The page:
They love each other, like children… The problem is that they live in the big leagues, in Belfast, where of course they have found a way to come from the two antagonistic communities.
But in Belfast, Protestants and Catholics have too heavy a past in common for us to have fun approaching the alcohol of the flame. Especially in 2019-2020, when the Brexit agreement (and its famous “Irish question”!) could reopen old, poorly treated wounds.
Hero or psychopathic killer?
Tim and Mary love each other, from the first moment, with a love that ignites as quickly as the fuse of a stick of dynamite. But Tim is Protestant, the son of a martyr of the “cause”, who died 20 years ago. Good riddance in truth in the eyes of the young man, who saw in his parent more a psychopathic assassin than a hero of any cause whatsoever.
Mary, the sharp-tongued Catholic, also bears the weight of an absence, in the person of her older sister, who died in an “accident”.
But whatever. For now, they love each other. And then peace returned a long time ago. At least in appearance…
There has already been a “precedent”: Irish cuts
“Irish Partitions” really has it all, and there should be no irony in this compliment.
That Kris is interested in history is not very surprising, we have seen the very prolific scriptwriter of comics work around the Great War (Notre Mère la Guerre), the rise of European tensions in the 1930s ( Black night over Brest), the first half of the 20th century (Violette Morris), the Second World War (A Bag of Marbles). That he was already co-signing with Vincent Bailly, the designer from Lorraine, as well as My Father was a Boxer, or Irish Cuts, who was already interested in the conflict, when the English tanks were still in Belfast.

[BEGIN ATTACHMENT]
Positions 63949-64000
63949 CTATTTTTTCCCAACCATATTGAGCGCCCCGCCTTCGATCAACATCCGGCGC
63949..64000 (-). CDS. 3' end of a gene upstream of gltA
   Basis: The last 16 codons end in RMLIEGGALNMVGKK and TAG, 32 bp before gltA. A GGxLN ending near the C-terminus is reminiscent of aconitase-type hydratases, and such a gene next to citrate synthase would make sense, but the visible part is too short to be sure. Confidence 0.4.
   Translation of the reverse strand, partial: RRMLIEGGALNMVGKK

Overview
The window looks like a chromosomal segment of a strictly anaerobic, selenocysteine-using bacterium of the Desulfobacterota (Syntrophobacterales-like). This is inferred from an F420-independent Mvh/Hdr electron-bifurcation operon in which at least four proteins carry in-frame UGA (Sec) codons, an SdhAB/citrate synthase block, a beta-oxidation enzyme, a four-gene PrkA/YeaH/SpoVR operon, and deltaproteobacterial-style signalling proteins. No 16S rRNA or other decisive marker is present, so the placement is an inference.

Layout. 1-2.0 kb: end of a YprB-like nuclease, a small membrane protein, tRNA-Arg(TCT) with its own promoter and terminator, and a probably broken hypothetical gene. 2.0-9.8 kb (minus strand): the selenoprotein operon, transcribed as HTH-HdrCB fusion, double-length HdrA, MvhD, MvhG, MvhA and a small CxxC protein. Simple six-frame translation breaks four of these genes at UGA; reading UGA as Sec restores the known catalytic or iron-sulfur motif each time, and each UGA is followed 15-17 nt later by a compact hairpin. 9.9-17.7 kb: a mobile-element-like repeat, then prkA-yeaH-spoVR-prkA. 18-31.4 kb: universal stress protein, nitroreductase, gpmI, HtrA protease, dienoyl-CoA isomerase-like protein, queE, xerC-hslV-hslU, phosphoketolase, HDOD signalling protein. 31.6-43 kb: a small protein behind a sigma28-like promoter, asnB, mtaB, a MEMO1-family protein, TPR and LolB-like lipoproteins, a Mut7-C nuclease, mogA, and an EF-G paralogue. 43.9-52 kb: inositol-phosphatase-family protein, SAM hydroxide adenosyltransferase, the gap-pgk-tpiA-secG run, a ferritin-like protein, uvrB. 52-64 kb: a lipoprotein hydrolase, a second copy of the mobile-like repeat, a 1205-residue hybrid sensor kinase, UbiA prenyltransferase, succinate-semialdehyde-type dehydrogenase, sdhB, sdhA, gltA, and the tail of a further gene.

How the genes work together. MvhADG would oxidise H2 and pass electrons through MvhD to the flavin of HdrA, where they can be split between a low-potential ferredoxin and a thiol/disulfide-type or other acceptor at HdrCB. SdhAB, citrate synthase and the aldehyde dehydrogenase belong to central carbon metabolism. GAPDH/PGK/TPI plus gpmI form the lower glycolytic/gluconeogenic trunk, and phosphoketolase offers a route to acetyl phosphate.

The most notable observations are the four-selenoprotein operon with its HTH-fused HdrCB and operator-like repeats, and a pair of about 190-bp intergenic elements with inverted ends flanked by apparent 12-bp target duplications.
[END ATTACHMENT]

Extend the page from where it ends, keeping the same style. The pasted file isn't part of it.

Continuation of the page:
The album that found its voice
It will not come nor his admirers.
But what is striking when reading the first part of Partitions Irlandaises is the care given to the voice…
Silences on post-its…
To begin with the voiceover, which the characters of Tim and Mary carry successively.
But also to the dialogues. Replies that hit home, witticisms, subtle provocation… or not (but which nevertheless have their role to play), caustic responses, and eloquent silences (engraved on post-its!).
Not only does this place given to the art of repartee give an entertaining brilliance to reading, but in themselves, said repartee plays a role in its own right.
Romeo and Juliet’s trash can
Because the art of the verbal skirmish is the object, the subject and the accessory of seduction between our Irish Romeo and Juliet. Impossible idyll to which it is moreover very “finely” alluded by means of a trash can (yes!).
What is said, what is not said, and the way in which it is said or not… it seems that beyond the explosive romance, the true theme of this quite brilliant score emerges, that we could perfectly read with as much pleasure… aloud!
“Partitions Irlandaises”, by Vincent Bailly and Kris, at Futuropolis; 14,90€